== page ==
How JustAnswer Works:
  • Ask an Expert
    Experts are full of valuable knowledge and are ready to help with any question. Credentials confirmed by a Fortune 500 verification firm.
  • Get a Professional Answer
    Via email, text message, or notification as you wait on our site.
    Ask follow up questions if you need to.
  • 100% Satisfaction Guarantee
    Rate the answer you receive.
Ask CalAttorney2 Your Own Question
CalAttorney2, Attorney
Category: Legal
Satisfied Customers: 10244
Experience:  Civil litigation attorney for individuals and businesses.
Type Your Legal Question Here...
CalAttorney2 is online now
A new question is answered every 9 seconds

Can a property tax accessor in the state of washington legally

Customer Question

Can a property tax accessor in the state of washington legally threaten a property owner with perjury in answer to questions of tax exemptions
Submitted: 2 years ago.
Category: Legal
Expert:  CalAttorney2 replied 2 years ago.
Your declaration on the tax exemption form is made under penalty of perjury - so there is an actual "threat" that you can be prosecuted for perjuring yourself if you give false information on this form.I'm not sure what the details of your situation are, but an official warning you that giving false information will result in a perjury suit is going to result in any action.If you feel that you were treated improperly by a public official, you can file a complaint here:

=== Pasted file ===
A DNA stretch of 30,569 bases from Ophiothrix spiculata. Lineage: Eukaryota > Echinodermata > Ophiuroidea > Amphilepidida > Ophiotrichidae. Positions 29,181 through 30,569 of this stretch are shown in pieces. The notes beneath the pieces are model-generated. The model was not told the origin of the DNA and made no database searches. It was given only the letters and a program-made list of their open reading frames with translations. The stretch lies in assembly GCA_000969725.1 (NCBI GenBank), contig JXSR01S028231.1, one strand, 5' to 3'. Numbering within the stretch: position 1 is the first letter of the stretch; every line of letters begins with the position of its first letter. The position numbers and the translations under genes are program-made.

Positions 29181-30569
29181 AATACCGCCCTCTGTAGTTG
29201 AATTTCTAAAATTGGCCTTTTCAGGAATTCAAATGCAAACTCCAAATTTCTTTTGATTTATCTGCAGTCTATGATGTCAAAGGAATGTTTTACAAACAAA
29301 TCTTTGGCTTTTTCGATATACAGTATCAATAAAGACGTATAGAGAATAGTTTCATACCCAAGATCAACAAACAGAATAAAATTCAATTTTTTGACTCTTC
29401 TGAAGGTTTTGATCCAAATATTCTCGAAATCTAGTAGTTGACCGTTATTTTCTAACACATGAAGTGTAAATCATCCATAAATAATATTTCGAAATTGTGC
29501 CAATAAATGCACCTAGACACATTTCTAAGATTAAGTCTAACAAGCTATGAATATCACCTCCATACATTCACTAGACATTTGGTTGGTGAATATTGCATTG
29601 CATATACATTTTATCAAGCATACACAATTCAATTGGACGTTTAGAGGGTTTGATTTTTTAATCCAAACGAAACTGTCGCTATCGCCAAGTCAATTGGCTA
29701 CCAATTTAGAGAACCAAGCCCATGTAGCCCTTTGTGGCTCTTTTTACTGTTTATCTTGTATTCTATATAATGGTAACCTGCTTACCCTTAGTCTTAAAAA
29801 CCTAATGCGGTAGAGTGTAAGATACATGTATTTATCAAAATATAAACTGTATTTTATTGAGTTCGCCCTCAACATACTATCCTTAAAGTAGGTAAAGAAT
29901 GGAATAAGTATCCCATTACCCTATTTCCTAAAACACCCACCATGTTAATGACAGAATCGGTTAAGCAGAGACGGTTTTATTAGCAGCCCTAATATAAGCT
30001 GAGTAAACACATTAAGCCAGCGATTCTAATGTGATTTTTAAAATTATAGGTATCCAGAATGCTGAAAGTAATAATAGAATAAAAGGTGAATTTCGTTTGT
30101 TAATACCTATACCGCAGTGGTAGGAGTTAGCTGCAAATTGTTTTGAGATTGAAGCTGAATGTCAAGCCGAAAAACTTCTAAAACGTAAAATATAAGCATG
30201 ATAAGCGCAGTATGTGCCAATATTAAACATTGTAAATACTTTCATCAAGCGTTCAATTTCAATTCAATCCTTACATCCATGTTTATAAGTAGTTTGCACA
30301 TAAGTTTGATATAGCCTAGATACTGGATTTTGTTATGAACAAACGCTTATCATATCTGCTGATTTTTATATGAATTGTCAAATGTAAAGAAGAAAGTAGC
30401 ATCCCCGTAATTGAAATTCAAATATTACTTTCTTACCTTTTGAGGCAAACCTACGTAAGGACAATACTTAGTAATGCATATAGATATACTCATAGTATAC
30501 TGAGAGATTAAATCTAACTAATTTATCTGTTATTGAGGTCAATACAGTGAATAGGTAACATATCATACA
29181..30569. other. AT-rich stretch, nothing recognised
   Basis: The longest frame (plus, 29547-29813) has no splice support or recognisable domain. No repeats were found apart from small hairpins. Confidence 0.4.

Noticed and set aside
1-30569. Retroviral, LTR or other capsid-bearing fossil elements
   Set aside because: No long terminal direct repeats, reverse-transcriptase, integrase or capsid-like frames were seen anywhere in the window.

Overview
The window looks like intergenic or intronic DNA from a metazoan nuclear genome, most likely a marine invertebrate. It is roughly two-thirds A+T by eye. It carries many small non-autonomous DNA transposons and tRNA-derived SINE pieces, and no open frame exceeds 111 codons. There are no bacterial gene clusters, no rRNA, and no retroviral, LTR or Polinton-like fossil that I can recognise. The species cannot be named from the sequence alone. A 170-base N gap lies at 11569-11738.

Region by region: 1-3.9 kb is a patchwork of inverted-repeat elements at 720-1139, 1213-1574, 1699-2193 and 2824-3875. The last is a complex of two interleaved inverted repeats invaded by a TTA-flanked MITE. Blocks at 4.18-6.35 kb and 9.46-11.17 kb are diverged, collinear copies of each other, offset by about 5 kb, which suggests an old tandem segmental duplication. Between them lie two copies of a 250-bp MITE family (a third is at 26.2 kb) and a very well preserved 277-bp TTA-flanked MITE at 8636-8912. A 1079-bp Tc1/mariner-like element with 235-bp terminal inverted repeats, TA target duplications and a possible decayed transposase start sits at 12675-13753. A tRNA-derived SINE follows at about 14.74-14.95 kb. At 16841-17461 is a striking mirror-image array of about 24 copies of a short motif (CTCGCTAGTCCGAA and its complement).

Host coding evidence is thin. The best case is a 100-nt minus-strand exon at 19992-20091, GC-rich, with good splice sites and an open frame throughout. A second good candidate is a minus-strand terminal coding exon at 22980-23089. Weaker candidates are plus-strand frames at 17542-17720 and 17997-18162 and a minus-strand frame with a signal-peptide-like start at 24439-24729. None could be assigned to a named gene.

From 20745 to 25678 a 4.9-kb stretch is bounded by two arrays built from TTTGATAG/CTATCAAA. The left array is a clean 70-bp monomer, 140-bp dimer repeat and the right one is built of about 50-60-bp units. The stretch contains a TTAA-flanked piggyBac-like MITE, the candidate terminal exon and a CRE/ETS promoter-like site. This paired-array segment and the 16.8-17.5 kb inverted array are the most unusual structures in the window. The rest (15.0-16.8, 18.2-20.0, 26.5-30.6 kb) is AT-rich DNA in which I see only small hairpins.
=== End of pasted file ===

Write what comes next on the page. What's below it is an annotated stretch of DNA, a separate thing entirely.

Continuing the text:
Customer: replied 2 years ago.
If the form that was signed was signed by another person FOR the person asking for exemption does that help?The accessor came onto property that the owner did not live on but had originally intended to live on.He sold on a lease option because he couldn't afford the property.He is 81,disabled vet with some confusion problems, so his ex wife signed a reduced tax exemption form for him.The exemption for reduced taxes now doesn't apply because he doesn't live in the house but on an adjacent property being helped by his ex wife who is 75.I'm trying to help them out as a friend because accessor states because they perjured them selves they must pay a tax penalty of 100%..Any thoughts?
Expert:  CalAttorney2 replied 2 years ago.
They may be facing a penalty, but the defense is going to be based on the way the declaration was made at the time of the declaration being signed. Depending on the amount of the penalty at issue, it may be a good time to retain an attorney (or at a minimum a CPA with property tax experience) to represent this couple in the tax proceeding. It is possible to negotiate a reduction in the penalty while they may still owe the increased tax rate retroactively.(The greater the penalty or tax they are facing, the greater the value in hiring counsel).You can find local attorneys using the State and local Bar Association directories, or private directories such as;; or (I personally find to be the most user friendly).

Related Legal Questions